In preparation for the Daily Mail competition I detailed in my previous post Competition Dilemma, I have noticed one rather big and important thing about myself. I am currently lacking creative confidence. Big time. Why is this? I think between work and agent rejections, I’ve taken my eye off the prize a bit.
I think back to my earliest thought about why I wanted to write full time as a career, and I recall myself wanting to help people. I’m sure many people have experienced, even with just one book, one big life changing moment; a moment which helped you to realise or articulate something; a moment which assured you that you weren’t alone or that there was some hope. All I’ve ever wanted to do is create that moment for someone else.
But since reworking chapter one of Latest Mistake, I find that I doubt my abilities, my passion, my motivation. Writing alone on Saturday night with back to back episodes of House on in the background, I really struggled. Maybe it was because in my head Latest Mistake is finished and reworking the opening is odd to me, or maybe it was because I was questioning how far I would go in order to get published.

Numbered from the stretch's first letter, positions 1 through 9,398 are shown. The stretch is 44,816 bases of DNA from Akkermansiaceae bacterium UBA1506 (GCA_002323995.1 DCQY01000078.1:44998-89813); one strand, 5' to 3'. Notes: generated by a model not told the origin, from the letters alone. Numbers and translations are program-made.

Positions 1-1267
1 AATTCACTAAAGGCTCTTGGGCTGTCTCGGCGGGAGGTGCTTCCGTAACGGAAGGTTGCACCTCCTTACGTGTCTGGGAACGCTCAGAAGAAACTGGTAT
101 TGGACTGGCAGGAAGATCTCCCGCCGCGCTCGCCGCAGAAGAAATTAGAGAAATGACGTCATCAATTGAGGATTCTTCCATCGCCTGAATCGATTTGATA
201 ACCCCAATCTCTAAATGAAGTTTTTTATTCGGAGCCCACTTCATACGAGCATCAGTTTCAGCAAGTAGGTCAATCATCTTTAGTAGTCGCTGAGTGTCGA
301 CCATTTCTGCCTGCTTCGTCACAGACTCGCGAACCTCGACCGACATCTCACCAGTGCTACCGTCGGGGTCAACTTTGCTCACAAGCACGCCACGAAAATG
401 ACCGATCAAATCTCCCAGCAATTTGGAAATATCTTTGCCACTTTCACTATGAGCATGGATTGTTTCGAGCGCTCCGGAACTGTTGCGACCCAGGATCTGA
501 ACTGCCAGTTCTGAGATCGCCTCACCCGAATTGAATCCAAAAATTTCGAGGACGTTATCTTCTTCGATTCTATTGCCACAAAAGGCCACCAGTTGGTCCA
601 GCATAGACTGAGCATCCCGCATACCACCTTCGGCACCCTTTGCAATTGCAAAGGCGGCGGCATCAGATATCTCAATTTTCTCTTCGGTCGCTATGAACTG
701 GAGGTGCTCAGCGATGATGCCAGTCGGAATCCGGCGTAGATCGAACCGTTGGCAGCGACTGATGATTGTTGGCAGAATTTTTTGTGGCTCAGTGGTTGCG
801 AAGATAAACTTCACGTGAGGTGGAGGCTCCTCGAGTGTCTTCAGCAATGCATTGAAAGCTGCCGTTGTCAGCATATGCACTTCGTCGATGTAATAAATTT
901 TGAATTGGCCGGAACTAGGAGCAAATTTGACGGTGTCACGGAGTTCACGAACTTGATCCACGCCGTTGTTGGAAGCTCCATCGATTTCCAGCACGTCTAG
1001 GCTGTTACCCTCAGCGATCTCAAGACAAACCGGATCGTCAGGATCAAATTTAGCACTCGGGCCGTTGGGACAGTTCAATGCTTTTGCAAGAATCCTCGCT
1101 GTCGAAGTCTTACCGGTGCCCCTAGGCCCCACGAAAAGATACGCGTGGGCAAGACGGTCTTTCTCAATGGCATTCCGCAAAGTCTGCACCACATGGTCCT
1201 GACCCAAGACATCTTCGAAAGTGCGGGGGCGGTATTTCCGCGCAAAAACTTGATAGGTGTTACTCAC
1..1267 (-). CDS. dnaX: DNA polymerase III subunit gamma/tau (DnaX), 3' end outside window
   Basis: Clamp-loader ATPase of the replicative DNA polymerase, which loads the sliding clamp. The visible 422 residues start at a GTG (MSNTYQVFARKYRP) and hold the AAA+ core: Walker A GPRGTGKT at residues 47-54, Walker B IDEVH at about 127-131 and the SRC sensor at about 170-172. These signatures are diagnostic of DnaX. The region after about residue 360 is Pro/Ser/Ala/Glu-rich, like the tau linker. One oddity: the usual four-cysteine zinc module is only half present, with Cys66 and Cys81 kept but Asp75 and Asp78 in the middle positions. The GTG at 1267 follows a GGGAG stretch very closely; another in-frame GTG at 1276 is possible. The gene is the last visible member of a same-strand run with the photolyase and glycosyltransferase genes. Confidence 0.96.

I would go pretty far, hence me trying this competition out and seeing what happens. But, as I copy and pasted, deleted and then put back in, I found myself flustered, confused, lacking the ability to make a decision and stick with it, which is the worst kind of frustration for a writer. In the end I told myself, like I am telling myself now, if I don’t push myself, no one will. If I don’t sacrifice a little, I won’t gain anything. So, I persevered and I completed the chapter and felt good about myself.
It became alarmingly clear that I need to come up with ways to boost my creative confidence. I’ve had some lovely compliments on my writing recently. Surely the agent rejections alone can’t be responsible for this? I need to find a way to believe in myself again and get back to the basics. To move human beings, I need to be human, in myself, in my writing. I need to be raw and unapologetic. And mostly importantly, not ruled by fear, to which I often fall foul. Does anyone how many times a day I ask myself, if I don’t get published, then what? It’s many.
I stumbled across a great Ted talk given by a man called David Kelley. He talks about the processes of building creative confidence, how to think outside the box and how fear or disappointment can motivate us to change. Maybe that’s what I’m doing now by reworking the opening of Latest Mistake. Watch it here: